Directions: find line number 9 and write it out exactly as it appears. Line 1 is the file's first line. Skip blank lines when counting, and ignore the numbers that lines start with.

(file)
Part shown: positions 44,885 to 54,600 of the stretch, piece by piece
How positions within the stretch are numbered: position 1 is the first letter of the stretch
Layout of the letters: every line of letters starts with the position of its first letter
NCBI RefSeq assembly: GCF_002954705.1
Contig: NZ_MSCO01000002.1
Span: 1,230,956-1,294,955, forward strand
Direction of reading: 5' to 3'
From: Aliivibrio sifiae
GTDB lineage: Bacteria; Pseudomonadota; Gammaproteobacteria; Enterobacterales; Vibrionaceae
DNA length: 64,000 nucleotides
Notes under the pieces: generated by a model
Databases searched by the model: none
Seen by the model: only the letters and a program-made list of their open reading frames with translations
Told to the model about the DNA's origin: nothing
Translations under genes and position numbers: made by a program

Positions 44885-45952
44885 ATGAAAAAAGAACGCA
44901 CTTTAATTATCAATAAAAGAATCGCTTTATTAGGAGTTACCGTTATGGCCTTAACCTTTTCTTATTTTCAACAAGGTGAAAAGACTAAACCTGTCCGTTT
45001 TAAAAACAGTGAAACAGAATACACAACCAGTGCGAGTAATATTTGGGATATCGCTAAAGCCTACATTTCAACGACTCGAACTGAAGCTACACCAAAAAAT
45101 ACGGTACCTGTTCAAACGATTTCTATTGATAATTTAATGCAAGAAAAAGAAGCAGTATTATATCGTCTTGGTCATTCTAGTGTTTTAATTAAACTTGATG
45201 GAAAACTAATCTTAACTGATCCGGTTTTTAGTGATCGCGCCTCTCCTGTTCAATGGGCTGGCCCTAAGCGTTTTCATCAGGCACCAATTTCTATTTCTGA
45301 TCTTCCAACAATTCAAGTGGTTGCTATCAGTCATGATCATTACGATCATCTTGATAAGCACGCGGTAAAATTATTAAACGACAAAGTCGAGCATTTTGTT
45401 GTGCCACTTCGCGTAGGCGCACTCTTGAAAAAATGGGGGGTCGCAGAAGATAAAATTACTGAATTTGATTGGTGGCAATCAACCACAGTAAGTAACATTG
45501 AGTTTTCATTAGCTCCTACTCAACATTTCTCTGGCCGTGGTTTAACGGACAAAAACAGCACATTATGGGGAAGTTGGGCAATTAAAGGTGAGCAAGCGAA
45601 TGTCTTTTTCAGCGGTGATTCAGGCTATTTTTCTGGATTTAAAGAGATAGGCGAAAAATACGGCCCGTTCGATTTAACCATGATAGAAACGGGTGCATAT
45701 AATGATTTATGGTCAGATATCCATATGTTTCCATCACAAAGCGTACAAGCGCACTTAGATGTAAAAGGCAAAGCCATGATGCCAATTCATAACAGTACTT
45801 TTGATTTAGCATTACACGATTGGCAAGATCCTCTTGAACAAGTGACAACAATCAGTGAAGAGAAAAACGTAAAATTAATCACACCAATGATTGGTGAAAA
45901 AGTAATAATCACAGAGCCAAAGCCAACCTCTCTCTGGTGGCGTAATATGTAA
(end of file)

GTDB lineage: Bacteria; Pseudomonadota; Gammaproteobacteria; Enterobacterales; Vibrionaceae